Adrian O’Neill hit out at UK Brexit arbiters for failing to provide a «firm commitment» over the sensitive border oppose.
Theresa May has insisted the UK wants to avoid the re-introduction of a hard border with Ireland after Britain becomes the EU.
But some Brussels officials fear a ‘no-deal’ Brexit could put the Irish placidity process at risk.
A no-deal or a cliff-edge Brexit is in nobody’s absorbed
Speaking at the Centre for European Reform, Mr O’Neill imparted Dublin needed more assurances from Mrs May’s government.
He said: «We demand to ensure that the process of co-operation between the UK and Ireland can continue in a high-powered way after Brexit.
«Maintaining a land border that is open and disguised is absolutely essential, politically, economically, socially and symbolically.
«A no-deal or a cliff-edge Brexit is in no one’s interest.
Adrian O’Neill hit out at UK Brexit negotiators all over the border issue
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He urged Mrs May to require ‘flexible solutions’ to the sticking point
«Genuine progress has already been seduced on some fronts in the Brexit discussions.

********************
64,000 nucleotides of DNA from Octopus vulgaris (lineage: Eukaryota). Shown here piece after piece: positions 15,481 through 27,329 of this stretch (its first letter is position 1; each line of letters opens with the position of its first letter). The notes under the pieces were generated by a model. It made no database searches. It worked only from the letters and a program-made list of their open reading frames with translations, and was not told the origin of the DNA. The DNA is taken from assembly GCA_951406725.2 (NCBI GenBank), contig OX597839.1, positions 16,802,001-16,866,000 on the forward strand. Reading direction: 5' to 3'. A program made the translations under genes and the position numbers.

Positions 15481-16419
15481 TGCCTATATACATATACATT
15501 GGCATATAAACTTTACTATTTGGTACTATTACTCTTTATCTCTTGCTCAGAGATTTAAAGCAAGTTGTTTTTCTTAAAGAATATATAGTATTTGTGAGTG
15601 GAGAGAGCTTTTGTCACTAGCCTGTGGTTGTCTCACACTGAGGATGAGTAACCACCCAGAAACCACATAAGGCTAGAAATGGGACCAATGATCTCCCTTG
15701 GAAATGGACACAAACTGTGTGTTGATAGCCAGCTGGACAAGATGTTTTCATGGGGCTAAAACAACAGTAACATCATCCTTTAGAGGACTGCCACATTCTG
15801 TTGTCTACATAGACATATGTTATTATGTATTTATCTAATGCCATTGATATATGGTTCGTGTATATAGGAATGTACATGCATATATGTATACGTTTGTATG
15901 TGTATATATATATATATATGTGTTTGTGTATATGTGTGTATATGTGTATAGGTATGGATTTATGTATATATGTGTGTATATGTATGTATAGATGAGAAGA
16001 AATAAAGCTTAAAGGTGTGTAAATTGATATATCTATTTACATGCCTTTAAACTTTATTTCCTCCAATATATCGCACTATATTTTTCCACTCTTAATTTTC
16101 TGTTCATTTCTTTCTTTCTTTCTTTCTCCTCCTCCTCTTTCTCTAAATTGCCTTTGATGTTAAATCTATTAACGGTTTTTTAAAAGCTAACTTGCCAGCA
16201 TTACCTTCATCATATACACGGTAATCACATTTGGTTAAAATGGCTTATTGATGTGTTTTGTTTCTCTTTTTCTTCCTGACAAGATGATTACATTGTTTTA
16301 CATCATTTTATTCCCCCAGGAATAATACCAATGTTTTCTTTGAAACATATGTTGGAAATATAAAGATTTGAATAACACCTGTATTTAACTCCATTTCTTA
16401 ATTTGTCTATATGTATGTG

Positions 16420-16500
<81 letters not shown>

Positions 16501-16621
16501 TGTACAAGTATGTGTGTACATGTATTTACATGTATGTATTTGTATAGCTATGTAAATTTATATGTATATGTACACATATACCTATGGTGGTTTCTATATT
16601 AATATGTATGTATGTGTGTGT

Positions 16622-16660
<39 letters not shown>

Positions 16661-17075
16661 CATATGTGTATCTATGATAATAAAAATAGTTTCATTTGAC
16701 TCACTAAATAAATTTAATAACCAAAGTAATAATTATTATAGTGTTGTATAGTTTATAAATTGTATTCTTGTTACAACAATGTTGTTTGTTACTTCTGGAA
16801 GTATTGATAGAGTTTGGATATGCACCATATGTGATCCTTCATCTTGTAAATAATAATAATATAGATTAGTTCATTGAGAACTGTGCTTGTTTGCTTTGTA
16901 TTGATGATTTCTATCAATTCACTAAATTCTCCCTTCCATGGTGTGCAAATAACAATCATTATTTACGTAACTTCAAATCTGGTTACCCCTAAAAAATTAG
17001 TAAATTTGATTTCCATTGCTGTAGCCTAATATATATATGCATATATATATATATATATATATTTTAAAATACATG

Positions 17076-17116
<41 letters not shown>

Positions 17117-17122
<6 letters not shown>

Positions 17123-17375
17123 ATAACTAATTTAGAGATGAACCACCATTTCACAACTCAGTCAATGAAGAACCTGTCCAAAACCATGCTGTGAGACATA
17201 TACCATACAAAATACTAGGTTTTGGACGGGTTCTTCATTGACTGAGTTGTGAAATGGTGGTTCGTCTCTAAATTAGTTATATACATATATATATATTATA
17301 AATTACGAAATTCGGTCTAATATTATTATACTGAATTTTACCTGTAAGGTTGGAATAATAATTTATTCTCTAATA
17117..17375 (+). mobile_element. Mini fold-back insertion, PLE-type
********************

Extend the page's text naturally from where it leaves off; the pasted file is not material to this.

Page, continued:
«But in regard to the land border, we father yet to find the flexible and imaginative solutions which are needed.»
«We certainly meet the British Government’s stated objective of avoiding physical border infrastructure.
«Nonetheless, to ensure the outcome we all want to see, we still need more assurance from the UK Ministry.
«What is needed is a firm commitment from the UK that the final after-effect will maintain the openness and invisibility that characterises the border today.»
EU formals fear Brexit could put the Good Friday agreement at risk
The legate’s comments came hours after the Irish foreign minister accused London of wanting «credible answers» to the issue.
Simon Coveney said: «We are trying to take care of a peace process that so many people from all backgrounds, unionist and nationalist, require worked so hard to create.
«We are asking the hard questions and unfortunately we are not getting credible rejoinders, which is why I think some people seem to be uncomfortable.»
Mr Coveney also remonstrated the Irish government’s position was «credible» and «consistent».